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Covid-19 business disruption expected to end in 10 months

business_coronavirusBusiness activity across most sectors and regions is expected to return to a stable level within a year and grow to pre-Covid levels by the end of 2021, according to a survey of Fidelity International’s in-house analysts.

This month’s survey shows growing optimism over the path of the Covid-19 outbreak, with business disruption estimated to come to an end within 10 months, according to the global average of responses. 

Fiona O’Neill, director, global research, Fidelity International, said: “Against tough economic data, green shoots are starting to emerge. China is leading the recovery, with our analysts expecting a wait of just under 6 months to reach stability, a sign the country’s economic momentum is gathering pace. 

“The general upbeat picture is confirmed by a noticeable jump in the proportion of Fidelity analysts seeing positive leading indicators in their sectors.”

O’Neill highlighted that the energy sector has seen the greatest improvement in fortunes, led by the stabilising price of oil, with 73% of analysts responding that leading indicators are positive, up from just 8% two months ago.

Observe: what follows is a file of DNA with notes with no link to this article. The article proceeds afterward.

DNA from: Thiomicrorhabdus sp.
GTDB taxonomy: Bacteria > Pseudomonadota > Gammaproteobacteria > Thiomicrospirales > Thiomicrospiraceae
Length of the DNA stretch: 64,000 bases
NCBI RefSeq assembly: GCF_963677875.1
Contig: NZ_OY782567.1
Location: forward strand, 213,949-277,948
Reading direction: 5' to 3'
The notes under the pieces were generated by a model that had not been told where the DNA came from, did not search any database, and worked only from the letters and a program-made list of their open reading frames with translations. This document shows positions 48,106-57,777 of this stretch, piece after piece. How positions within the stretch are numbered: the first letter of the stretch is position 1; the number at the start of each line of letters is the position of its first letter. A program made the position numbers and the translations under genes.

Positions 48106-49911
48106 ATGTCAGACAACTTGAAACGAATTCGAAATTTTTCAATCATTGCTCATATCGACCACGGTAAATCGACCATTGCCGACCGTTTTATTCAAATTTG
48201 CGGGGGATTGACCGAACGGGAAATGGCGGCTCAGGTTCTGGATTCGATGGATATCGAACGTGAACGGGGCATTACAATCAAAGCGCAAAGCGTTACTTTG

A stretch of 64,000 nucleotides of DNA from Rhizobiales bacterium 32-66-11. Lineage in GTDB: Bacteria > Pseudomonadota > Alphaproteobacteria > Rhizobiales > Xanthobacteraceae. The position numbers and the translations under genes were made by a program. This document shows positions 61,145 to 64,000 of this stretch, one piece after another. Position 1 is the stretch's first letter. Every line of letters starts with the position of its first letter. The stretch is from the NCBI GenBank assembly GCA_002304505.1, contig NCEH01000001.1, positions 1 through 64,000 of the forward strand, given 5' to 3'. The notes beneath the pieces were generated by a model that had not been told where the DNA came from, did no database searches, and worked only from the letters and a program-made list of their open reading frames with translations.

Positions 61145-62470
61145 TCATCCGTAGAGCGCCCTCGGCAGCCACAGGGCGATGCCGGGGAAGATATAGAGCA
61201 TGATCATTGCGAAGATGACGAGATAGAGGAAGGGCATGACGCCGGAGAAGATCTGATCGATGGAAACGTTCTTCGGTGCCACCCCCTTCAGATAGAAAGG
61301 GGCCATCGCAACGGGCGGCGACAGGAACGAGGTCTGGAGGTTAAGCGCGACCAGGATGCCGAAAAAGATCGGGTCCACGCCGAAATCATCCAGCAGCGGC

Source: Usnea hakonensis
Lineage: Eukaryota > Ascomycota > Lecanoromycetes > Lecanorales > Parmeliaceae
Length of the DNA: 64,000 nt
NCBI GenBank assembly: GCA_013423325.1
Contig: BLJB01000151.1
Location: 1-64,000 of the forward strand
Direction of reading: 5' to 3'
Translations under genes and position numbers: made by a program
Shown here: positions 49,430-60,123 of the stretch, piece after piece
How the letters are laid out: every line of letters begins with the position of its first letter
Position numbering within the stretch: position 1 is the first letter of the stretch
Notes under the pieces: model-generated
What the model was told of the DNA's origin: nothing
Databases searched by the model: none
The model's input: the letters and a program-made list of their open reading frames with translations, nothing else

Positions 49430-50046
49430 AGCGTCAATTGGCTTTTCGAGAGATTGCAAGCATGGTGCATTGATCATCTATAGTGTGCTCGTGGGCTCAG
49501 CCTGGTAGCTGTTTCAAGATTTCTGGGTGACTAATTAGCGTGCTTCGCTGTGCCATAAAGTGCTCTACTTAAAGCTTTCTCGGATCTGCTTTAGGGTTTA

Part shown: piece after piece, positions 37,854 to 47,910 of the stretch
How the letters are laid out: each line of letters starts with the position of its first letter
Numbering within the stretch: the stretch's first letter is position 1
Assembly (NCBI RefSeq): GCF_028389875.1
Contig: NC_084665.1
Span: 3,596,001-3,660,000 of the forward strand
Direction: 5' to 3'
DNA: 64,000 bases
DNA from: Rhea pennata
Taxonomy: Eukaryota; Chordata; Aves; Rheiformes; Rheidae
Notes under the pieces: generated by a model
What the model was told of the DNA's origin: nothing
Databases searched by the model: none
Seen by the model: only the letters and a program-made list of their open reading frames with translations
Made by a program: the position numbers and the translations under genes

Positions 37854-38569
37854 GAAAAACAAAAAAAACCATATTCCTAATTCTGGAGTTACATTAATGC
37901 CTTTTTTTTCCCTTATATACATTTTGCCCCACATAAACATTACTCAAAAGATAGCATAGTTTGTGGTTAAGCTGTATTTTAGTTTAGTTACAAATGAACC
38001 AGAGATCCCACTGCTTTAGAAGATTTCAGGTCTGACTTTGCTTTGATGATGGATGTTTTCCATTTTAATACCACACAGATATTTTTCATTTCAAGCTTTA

Nearly 60% of the firm’s analysts see positive leading indicators in healthcare, while just under a half see an improvement in the IT and material sectors, as well as consumer discretionary.

Across the board, there was significant improvement in sentiment across sectors when compared with April this year. 

When business activity does stabilise, and the Covid-19 crisis passes, it will do so at levels below those seen in 2019, according to the study.

The global average of Fidelity analyst responses shows that activity will be 2.9% lower than pre-Covid levels, while activity in China is expected to be 2% lower, and Europe will be 4.4% lower.

O’Neill added: “The road to recovery will not be smooth, with sectors and regions recovering at different speeds. However by the end of 2021, all sectors are expected to be at or above pre-Covid levels, with IT and healthcare sectors more than 10% higher, double the global average of around 5%.”

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